Unveiling the secrets of your off season hockey training.

I planned the topic for this post last week, but the timeing could not be better since yesterday I got an email from a hockey player asking if he should train using bodyweight exercises like chin ups and push ups or if he should lift heavy weights.  The answer is YES!  

Off season hockey training is similar to building a house.  When you visualize the house, you think of the finished product right?  You think of the big screen TV in your new media room with the pool table in the background, you definitely do not think about the muddy mess of digging out the foundation.  Although digging the foundation is not the sexy part of the job, failure to give it the attention it deserves will result in failure of the overall project.  Can you see how this is similar to off season hockey training?  Everyone wants more speed and more power, but if you do not take the time to build yourself up from the foundation up, then all your time in the gym may be contributing to an injury down the road.  Here are the areas you need to address: 

  1. Mobility – if you cannot do a perfect bodyweight squat – without rounding your back or lifting your heels – I mean PERFECT.  Then how do you expect to build strong legs, because if you do not have the mobility to perform a perfect bodyweight squat, then you have no business at all putting a barbell across your shoulders and performing a loaded squat.  Can you say disc injury??
  2. Stability – maybe you have good range of motion, but do you have the endurance and muscle activation to stabilize your body as you apply force.  Can you stabilize force produced by your legs and hips as it is transferred through your torso?  Do you have any weak links in your stabilizers.  Your outer hip muscles may be strong from skating, what about your inner hip muscles (groin muscles)?  What is your posture like?  Are your shoulder rounded forward?  Does your chin poke forward?  You need to correct that posture before you start loading up on push ups or bench press or you are going to develop shoulder pain.  Make friends with you core planks, scapular squeezes and hip adduction exercises.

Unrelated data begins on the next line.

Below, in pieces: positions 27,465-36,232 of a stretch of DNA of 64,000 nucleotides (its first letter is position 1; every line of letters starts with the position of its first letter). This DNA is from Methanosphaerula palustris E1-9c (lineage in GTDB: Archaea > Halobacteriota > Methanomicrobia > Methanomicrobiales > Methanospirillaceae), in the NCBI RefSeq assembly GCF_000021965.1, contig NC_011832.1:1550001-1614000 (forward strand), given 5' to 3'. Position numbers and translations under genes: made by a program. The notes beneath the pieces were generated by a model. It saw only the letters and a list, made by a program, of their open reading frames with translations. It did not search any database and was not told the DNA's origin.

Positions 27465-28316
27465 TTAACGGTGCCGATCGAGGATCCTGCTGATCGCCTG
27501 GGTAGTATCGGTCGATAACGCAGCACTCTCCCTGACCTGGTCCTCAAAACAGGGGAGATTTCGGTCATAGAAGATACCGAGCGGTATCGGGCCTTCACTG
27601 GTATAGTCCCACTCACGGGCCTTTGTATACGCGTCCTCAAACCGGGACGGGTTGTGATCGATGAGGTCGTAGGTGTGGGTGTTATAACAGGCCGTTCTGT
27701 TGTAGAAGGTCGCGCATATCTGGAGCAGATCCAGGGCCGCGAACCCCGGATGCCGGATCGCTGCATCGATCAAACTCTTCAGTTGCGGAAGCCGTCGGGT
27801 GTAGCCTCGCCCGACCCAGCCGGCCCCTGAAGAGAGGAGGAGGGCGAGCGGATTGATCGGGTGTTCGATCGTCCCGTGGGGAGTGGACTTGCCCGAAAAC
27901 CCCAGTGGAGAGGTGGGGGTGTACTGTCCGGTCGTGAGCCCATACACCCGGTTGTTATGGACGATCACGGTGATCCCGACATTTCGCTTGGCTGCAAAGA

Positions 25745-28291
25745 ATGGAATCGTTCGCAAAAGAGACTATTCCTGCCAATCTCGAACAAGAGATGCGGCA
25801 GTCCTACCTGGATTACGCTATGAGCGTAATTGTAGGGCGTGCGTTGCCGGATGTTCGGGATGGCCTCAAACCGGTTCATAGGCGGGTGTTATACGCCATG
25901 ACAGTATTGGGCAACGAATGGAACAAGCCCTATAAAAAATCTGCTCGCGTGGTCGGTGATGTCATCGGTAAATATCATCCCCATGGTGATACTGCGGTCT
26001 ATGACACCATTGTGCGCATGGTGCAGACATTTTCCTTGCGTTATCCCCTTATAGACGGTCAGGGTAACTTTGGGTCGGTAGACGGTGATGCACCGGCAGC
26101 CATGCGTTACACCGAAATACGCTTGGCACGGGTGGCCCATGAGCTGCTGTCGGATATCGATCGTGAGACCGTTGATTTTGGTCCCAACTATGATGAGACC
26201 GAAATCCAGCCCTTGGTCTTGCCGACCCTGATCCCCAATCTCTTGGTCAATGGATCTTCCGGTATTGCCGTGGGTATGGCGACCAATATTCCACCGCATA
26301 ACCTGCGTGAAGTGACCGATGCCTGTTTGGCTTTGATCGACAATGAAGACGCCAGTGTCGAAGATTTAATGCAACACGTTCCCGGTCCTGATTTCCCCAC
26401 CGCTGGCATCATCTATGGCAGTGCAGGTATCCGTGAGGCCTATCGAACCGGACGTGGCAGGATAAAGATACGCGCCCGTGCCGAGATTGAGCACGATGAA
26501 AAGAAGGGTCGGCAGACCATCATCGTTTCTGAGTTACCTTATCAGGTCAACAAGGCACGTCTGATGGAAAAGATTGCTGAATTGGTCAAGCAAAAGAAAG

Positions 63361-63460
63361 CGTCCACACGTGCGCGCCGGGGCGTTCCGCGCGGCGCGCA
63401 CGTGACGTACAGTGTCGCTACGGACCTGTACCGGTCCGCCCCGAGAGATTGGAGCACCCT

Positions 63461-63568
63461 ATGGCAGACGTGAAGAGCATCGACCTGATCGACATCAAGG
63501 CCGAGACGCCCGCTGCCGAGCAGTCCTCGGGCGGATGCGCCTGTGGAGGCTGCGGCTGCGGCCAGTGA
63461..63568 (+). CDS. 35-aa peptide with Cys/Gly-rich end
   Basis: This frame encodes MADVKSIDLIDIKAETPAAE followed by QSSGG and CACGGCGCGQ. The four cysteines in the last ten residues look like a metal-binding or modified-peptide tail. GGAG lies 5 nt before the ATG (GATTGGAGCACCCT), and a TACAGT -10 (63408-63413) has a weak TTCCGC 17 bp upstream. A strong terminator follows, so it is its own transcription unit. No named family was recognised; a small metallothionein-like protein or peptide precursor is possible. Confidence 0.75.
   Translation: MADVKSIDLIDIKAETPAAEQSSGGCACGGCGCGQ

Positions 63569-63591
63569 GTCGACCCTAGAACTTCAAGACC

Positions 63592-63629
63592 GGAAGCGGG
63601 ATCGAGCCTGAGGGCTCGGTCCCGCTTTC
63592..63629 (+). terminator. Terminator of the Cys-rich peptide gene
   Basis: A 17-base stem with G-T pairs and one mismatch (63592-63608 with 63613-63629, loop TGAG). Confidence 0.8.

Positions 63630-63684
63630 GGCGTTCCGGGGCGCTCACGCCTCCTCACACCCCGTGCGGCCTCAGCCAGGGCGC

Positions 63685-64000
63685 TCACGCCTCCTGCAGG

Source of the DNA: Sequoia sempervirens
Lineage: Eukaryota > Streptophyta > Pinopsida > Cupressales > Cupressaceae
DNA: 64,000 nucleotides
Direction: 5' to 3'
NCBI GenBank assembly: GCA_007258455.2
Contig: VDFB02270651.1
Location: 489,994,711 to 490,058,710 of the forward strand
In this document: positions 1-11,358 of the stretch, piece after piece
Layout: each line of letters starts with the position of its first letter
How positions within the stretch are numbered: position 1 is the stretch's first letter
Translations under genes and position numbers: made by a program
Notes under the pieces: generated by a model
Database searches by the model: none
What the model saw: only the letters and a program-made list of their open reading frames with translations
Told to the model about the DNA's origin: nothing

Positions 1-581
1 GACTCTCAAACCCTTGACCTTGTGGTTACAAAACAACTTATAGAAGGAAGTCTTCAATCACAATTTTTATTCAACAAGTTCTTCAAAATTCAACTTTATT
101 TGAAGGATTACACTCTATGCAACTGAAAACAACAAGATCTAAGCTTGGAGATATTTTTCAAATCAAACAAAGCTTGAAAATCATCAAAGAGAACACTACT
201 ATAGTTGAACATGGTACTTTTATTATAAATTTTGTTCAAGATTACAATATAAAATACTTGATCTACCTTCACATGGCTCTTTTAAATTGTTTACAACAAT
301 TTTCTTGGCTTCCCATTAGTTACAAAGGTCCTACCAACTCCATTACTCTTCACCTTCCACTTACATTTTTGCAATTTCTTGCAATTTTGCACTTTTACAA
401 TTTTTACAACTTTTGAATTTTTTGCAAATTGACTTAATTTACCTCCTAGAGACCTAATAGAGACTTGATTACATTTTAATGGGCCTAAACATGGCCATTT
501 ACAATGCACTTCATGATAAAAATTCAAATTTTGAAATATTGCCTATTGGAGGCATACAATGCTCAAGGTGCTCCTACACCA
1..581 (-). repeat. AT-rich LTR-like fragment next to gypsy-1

3. Strength – Now your body is moving, your stabilizers have some endurance and intelligence so you are ready to add on some muscle and then build your maximum strength.  Maximizing strength is one of the keys to building power.  More force applied over the same amount of time will result in increased power production.  You must remember to use perfect technique – training only to technical failure (the point at which you cannot perform perfect reps).  When you get into your strength training, please do me a favour and stay away from the machines!   Use dumbbells, barbells, the TRX, cable columns or resistance bands.
  4. Speed – Now you get to worry about going fast.  Your body can move, it can stabilize, it is strong, so you just need to teach it to apply the force quickly and explosively.  Please do not confuse power and speed training with your endurance training.  Keep the volume very low, but the intensity high.  Doing 20 x 40 yard sprint is not speed training for a hockey player, that is stamina training.
  5. Stamina – You need to train your body to be explosive even when fatigued.  Stamina training teaches your body to clear the waste products of exercise a little more efficiently and it teaches your brain that although you are tired and your legs are burning, you can still keep working.  When I talk stamina for hockey players I am not talking about a 5 mile run.  Remember a hockey player needs to go hard for 35-45 seconds and then rest for 90 seconds before hitting it again.  Medium duration, high intensity intervals are the key.

Think of each element as a training phase – Foundation (movement & stability), Functional Strength and  Power.  You will perform resistance training during each phase starting in a higher rep range of 12-15 reps and then gradually lowering the reps and bumping up the weight as you progress through the phases.  In the power phase you may only be doing 2-4 reps of your main power exercises.  You will also do cardio training throughout the entire off season, but the intensity will increase as you go through the summer and the duration will decrease.  Your core and mobility training will also progress through the entire off season, you will not stop working on it after the first phase.  

So there are many variables that need attention to build you into the dominating hockey player that you want to be.  You cannot pick and choose the areas you wish to train, you need to work on it all if you want to be the best player you can be and if you want to minimize your risk of injury.  So the take home message: 

  • be consistent
  • train like a hockey player not a body builder
  • have a progressive plan and execute the plan
  • you cannot be your best with four weeks of training – start sooner than later

Happy training.

P.S. if you do not have access to a qualified strength and conditioning coach or a gym with all the latest gimmicks and gadgets,but you still want to be the best player you can be, then ake a look at these detailed off ice training programs.  There is an off ice training program for goalies and one for skaters.  Completely done for you, no guess work required!  Get ready to go forth and dominate!   All for less than the price of a hockey stick.

Click here for more information on Off Ice Training for Skaters
Click here for more information on Off Ice Training for Hockey Goalies